Victim speaks of profound effect on her of savage attack

One of the victims of a man jailed for a series of random attacks on women in Dublin has spoken of her ordeal and the profound effect it still has on her.

Ruth Maxwell has also revealed her delight and relief at the lengthy sentence handed down by Judge Codd in the Dublin Circuit Criminal Court last Thursday.

The assailant, a 34-year-old father-of-two, was jailed for 18 and a half years for carrying out the premeditated random attacks on her and two other women over five years.

“I was expecting a lot lower sentence. I was thrilled,” said Ruth who had just undergone surgery on her hand which was badly injured in the attack.

“I was in hospital just after having surgery when I was told. I was so happy and so grateful to Judge Pauline Codd for doing that,” she told Sean O’Rourke on RTÉ Radio. “I would love to have been there to see Judge Codd deliver her sentence.”

In May 2016, Ruth, a mother and grandmother, was walking along a laneway in Clondalkin when a man grabbed her from behind and put a hunting knife to her throat. Ruth fought back and suffered life changing injuries in the struggle.

Minutes before she hadn’t a care in the world, as she took a shortcut to a Luas stop and was looking forward to starting a new job. It was a beautiful sunny day and Ruth had her headphones on, listening to David Bowie singing Absolute Beginners.

I was going through a shortcut to the Luas. I looked behind me and then hands went around me. He had a cloth in the left hand and a knife in the right hand. When he pulled me back, I staggered and landed on my left foot but then the knife came down to my throat. I grabbed the blade and as hard as I could I pulled it down.

Ruth severed the tendons on three of her fingers on her dominant left hand.

“When I managed to pull knife down, I started to scream. He just turned and ran and I was left standing there.”

Ruth had no choice but to run down the dirt track and came out onto main road.

“Several cars passed and people walked past and this guy Paul pulled in and got out and said ‘are you okay?’ and I said “No. I have just been attacked.”

Even in the midst of such horror there was a comic moment, as Ruth explained how another man thought she was being attacked by her rescuer and was about to intervene.

“A guy called Greg pulled in and got out and actually thought that Paul was my boyfriend and was coming to beat him up.”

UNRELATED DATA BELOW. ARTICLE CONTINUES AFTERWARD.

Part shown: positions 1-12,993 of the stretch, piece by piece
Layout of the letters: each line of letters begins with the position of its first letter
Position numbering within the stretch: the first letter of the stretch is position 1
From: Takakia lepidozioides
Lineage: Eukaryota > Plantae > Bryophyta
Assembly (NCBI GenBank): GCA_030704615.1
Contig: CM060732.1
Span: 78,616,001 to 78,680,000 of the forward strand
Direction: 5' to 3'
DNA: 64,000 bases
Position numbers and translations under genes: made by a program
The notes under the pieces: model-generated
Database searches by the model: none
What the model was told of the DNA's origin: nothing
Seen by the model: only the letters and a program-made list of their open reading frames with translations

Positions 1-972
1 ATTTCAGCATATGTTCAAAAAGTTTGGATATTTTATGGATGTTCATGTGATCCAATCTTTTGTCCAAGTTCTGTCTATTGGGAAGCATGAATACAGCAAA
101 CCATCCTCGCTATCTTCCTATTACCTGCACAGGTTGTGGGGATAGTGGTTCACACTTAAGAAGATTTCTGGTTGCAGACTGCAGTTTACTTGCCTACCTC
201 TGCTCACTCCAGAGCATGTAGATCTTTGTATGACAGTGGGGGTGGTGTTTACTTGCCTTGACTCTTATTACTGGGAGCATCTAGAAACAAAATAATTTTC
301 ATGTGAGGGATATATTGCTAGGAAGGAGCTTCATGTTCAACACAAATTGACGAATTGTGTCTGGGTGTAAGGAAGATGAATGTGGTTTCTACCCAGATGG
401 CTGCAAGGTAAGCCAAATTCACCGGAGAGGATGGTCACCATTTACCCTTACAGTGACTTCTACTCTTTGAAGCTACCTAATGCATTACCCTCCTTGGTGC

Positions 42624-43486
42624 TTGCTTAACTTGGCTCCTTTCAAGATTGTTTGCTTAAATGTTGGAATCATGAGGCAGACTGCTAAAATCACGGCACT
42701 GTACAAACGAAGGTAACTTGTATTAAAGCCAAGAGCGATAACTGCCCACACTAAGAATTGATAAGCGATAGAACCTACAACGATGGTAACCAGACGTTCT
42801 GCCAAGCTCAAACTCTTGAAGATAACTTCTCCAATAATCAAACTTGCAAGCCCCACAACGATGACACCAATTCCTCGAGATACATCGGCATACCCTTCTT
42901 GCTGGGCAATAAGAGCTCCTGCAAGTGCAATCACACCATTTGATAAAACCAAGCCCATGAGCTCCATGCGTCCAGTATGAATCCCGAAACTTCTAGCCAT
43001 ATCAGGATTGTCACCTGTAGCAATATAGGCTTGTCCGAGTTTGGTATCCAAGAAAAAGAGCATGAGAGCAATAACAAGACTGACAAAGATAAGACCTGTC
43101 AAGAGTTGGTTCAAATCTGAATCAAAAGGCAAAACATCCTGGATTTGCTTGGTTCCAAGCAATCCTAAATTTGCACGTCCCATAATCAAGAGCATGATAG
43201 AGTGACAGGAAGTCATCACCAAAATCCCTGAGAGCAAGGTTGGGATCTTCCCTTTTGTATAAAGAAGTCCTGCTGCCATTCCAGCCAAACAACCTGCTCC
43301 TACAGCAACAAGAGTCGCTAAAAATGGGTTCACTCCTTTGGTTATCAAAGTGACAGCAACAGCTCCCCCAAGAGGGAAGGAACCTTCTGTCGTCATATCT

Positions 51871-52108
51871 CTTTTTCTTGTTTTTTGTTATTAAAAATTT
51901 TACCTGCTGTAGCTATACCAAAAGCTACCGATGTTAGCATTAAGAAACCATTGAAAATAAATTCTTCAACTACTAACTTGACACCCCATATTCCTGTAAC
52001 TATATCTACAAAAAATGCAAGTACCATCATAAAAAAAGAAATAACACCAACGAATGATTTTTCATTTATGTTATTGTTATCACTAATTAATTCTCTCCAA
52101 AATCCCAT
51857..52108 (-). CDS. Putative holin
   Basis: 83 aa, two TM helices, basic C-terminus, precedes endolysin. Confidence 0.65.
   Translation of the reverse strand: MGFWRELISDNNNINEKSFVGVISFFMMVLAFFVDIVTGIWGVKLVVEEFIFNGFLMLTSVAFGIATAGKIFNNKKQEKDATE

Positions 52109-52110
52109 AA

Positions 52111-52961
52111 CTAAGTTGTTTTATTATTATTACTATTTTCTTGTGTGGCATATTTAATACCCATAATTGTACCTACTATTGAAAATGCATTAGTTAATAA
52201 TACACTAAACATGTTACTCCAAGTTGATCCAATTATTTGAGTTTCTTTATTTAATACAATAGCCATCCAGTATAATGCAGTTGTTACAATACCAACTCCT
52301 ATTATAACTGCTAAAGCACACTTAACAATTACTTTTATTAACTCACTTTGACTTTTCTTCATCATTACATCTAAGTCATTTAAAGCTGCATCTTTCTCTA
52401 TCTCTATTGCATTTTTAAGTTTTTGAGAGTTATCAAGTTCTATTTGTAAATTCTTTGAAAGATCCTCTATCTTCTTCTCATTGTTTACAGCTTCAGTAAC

In her victim impact statement during the trial, Ruth described how the assault had changed her from being a strong and confident individual into a fraught and fearful one.

“I am frightened of so many things now. I’m especially frightened for my daughter and grand-daughter,” she said, echoing the statements of the other two victims, one of whom said she had “gone from being laid-back and carefree to being hyper-vigilant and nervous”.

Ruth also described the experience of sitting through the lengthy criminal trial while her attacker sat in the dock, impassive and showing no sign of remorse.

I went on my own and sat at the back. My first day was January 14 and the last day was the end of March. I had questions I needed answered and the only way I could do that was to sit there and listen. It was draining and nearly soul-destroying.

The most distressing part of the trial was watching CCTV footage of her assailant’s movements as he drove his van home after the attack. “It was like that movie Jeepers Creepers, the van driving around and you’re the target. I couldn’t stop crying during that.”

While full of praise for Judge Codd, Ruth described as ‘extremely unprofessional’ the actions of the Probation Service which has begun a review of its handling of the case. Judge Codd had been due to hand down sentence last Monday week but postponed it until last week when a probation report she had ordered was found to have contained errors.

The wrong name was used a number of times in the report and there was a reference to previous convictions for road traffic offences, when in fact the defendant in the case had none.

However the director of the service, Vivian Geiran, said that he stood over the revised report which placed the offender at a medium risk of reoffending, an assessment that the judge refused to accept in light of the brutality of the attacks, the absence of any remorse shown by the man and his refusal to engage with the Probation Service.

Ruth said she was “absolutely disgusted” with the Probation Service assessment. “If the judge did not tackle that, they would have been recommending a lower sentence,” she said.


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